Following Ann's brilliant tip (see comments below) I've managed to reduce the greyness of the photo as you can see here:

The section around the pink oval still looks slightly whiter because it printed as solid white within the frame. I guess that shows that my white cards aren't as white as I thought they were!! Anyway, thanks for the very useful tip, Ann!

Wednesday, 23 March 2011

Shadow play

It's no secret that I love to use richly coloured backgrounds for my quilling. Lately, however, I've been reminded just how fabulous quilling can look when mounted on a plain white background - so I decided to try a new approach for this card.

I've used just a tiny bit of digital 'trickery' to create a frame for the design: a white oval inside a white rectangle which, of course, when printed on a white card are both invisible - except that I've added shadows to try and create the illusion of a recessed 3D effect. It makes me think of a cornice on an ornate ceiling, or piping on the brilliant white icing of a wedding cake: you can only actually see it because of the shadow, which itself creates the illusion of depth.

Anyway, I decided to use this as the background for a floral design quilled in the vibrant colours which I love so much. And I've realised that there are many more framing effects like this that I can create using Photoshop ... I wonder where this will lead me next?

Sunday, 20 March 2011

Quilling for a knitting fan

I saw lots of sheep on my recent holiday in Cornwall, and took a few photos with card-making in mind. Of course, I always like to do some quilling to complement a photo, so I thought I'd have a go at creating some knitting needles and a little ball of wool.

For this project, I joined a whole white 3mm quilling strip to a shorter length of crimped white, and rolled this all up to create a loose circle coil.  I thought the crimped section would add a little texture to the end of the ball of wool, and deliberately left a bit of it hanging loose after gluing. Then I cut another section of 3mm white strip in half to make a 1.5mm width, and cut short sections of it to create the criss-cross effect that you get with a rolled-up ball of wool. The needles were made out of short pieces of silver strips (again, cut down to a 1.5mm width) with tiny points cut at one end, and little T-sections added to the other.

Here's the finished card, showing the photo I took of a co-operative sheep that posed very nicely for me under a tree:

Wednesday, 16 March 2011

A quilled rhododendron

Last week we visited the fabulous gardens of Caerhays Castle in Cornwall which are only open for a few weeks at this time each year when the magnolia trees, azaleas and rhododendrons are in bloom. It was an amazing experience, and I have tried to capture some of the magic on this card.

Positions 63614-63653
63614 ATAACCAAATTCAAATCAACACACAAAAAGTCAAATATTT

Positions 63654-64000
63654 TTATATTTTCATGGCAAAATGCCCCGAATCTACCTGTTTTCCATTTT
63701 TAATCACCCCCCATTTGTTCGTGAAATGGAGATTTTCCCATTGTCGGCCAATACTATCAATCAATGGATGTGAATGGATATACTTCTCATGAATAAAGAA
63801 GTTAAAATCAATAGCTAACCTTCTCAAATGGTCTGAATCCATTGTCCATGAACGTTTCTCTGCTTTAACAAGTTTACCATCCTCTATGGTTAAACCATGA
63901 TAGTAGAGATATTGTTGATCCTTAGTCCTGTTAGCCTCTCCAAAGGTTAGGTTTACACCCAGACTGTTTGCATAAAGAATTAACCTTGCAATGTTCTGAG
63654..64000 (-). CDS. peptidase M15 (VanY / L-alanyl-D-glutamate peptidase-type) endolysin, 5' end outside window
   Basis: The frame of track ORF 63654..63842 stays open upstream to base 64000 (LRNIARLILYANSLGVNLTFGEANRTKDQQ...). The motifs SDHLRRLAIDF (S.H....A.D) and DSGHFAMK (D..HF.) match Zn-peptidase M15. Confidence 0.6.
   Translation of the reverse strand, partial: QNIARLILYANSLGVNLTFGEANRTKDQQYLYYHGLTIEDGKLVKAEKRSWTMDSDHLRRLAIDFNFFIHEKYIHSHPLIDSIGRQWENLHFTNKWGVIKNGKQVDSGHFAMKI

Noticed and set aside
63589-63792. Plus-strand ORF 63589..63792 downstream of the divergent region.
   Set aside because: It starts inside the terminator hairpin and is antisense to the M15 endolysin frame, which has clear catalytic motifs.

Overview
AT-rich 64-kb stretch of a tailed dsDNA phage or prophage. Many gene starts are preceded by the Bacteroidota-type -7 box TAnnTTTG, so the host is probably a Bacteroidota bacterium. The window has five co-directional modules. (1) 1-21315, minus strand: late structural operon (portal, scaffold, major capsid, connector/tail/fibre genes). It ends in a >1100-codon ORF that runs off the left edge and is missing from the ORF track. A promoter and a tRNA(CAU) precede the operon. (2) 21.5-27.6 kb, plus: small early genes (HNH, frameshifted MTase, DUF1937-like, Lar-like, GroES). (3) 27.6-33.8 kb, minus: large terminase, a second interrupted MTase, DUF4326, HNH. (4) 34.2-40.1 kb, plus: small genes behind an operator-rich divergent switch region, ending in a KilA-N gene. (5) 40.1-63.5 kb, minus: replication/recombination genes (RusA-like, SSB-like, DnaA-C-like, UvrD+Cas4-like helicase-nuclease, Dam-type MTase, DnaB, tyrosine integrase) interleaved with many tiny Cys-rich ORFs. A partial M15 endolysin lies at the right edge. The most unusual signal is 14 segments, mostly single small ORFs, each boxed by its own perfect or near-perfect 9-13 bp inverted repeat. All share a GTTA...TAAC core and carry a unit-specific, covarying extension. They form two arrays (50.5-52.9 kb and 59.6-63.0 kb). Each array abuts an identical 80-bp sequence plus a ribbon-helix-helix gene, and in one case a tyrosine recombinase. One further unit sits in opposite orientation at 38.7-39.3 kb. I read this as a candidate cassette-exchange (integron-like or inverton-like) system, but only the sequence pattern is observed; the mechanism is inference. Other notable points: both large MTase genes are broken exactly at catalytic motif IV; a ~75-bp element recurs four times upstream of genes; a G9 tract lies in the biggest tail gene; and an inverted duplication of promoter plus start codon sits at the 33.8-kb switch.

The first thing you see is a fairy-tale castle nestling on a hillside with dramatic views over the sea. Then you realise that the castle is literally surrounded by flowering trees and shrubs which provide fantastic splashes of colour - mainly reds and pinks, but whites and yellows too. It's a spectacular sight, especially so early in the year when most of the 'normal' trees are still completely bare of leaves.

You can see the castle in the main photo on this card, and I've included some inset photos on a 'pink theme' to give some idea what the gardens are like. For the quilling, I've tried to create a typical cluster of rhododendron flowers (almost impossible, really!) using deep burgundy centres and metallic-edged pink strips for the surrounding petals. The leaves are made from crimped green strips.

Here's the quilling in close-up:

And here's a photo of the real thing! Stunning!

Tuesday, 15 March 2011

A new Easter card with sheep and some quilling

Driving around in Cornwall last week, we had to stop and let a large flock of sheep pass by. They went along at a gallop, but I managed to get a photo of them through the car window - and I've cropped it to use on this card. Aren't their faces sweet?

Sheep and lambs always remind me of Spring, and I decided to use some bright, warm, sunshiny background colours to make this design into an Easter card.

First I quilled the daffodils (to complement the smaller picture), and then I added a little border motif in three colours to go under the flock of sheep.

The idea for this motif pattern actually came from studying the strap of my wrist watch. Take a closer look, and you'll see a repeating pattern comprising marquise, eye and curved triangle shapes. I wanted to see if this would translate into quilling, and I think it's worked OK. Maybe there's potential here for a longer border piece?

Monday, 14 March 2011

I'm back on a roll with a new quilled flower!